On 13 March, a Libyan news outlet published an article suggesting that ISIS intends to take over the Libyan National Army (LNA) controlled Oil Crescent town of Ajdabiya. The article alleged that it had been following several members online through social media. One supposed member is said to have stated that the group intends to undertake a surprise attack on the city in May. This statement follows two attacks made by ISIS on LNA troops near the town in the last 6 months, the most recent being on 9 March.


On 20 March, former French President Nicolas Sarkozy was reportedly remanded in custody for questioning in relation to an ongoing investigation concerning the provision of financial assistance to his 2007 election campaign by Muammar al-Qadhafi.

Investigations began in 2013 following media reports that Franco-Lebanese businessman, Ziad Takieddine, had transferred money from Qadhafi’s former intelligence chief to Sarkozy’s campaign director. In 2016, Takieddine admitted delivering five million euros from Qadhafi for Sarkozy’s first presidential bid, claiming he had made three trips from Tripoli to Paris in late 2006 and early 2007, each time carrying a suitcase containing 1.5-2 million euros in 200-euro and 500-euro notes. Sarkozy has dismissed the allegations as the claims of vindictive Libyan regime members angry over his participation in the 2011 NATO campaign to oust Qadhafi from power.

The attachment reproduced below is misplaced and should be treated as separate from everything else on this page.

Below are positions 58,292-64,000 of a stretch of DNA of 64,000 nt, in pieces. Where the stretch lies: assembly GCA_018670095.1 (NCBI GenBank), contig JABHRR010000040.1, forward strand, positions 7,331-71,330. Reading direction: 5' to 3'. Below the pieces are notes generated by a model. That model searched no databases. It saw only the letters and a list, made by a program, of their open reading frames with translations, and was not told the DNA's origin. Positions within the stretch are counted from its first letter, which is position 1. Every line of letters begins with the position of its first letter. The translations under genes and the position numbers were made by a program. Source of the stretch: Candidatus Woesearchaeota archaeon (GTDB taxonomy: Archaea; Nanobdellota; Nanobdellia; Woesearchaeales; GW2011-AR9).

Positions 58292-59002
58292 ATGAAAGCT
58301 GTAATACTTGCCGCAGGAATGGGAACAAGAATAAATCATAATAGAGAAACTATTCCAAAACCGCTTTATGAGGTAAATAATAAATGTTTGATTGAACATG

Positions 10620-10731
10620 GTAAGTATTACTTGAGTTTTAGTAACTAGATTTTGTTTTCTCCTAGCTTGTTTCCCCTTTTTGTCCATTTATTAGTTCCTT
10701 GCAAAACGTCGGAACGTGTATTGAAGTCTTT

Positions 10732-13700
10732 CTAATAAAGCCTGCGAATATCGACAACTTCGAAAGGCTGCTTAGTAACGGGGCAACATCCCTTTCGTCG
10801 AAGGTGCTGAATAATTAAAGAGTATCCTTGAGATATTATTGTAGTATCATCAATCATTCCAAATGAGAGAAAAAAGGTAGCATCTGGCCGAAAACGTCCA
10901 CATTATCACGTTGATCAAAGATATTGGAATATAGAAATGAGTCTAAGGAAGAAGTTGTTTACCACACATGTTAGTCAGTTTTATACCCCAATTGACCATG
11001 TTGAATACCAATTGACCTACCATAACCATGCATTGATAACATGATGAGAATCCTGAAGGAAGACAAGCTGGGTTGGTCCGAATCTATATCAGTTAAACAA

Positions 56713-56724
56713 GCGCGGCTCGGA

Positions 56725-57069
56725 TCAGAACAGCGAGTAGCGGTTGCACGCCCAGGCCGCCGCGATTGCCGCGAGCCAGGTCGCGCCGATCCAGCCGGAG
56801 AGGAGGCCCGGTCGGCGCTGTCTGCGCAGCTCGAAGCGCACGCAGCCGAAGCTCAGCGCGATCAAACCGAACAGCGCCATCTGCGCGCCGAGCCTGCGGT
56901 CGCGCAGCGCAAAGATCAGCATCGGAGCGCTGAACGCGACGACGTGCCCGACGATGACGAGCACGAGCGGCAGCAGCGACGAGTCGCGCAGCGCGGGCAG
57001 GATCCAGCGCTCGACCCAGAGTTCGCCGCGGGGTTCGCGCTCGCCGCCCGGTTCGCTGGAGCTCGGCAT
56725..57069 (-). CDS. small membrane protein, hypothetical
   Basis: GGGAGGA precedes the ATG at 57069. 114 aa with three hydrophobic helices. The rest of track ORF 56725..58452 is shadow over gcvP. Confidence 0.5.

French investigators expanded their investigation in 2016 to suspicions of embezzlement in the 2009 sale of a villa in the French Alps to the Libyan African Portfolio (LPA), a subsidiary of the Libyan Investment Authority (LIA), managed by Bashir Saleh. Djouhri is suspected of being the true owner of the villa. Both men failed to heed summons for questioning issued by the anti-corruption investigators in September 2016. Investigators also suspect Djouhri of helping Saleh get out of France in early 2012, in a private jet headed for Niger, as he faced a Libyan arrest warrant.

Libya-Analysis is the most read independent English-language blog on Libyan affairs. It is run by Jason Pack, founder of EyeOnISISinLibya.com and researcher of World History at Cambridge University

This article was republished with explicit permission from the author.


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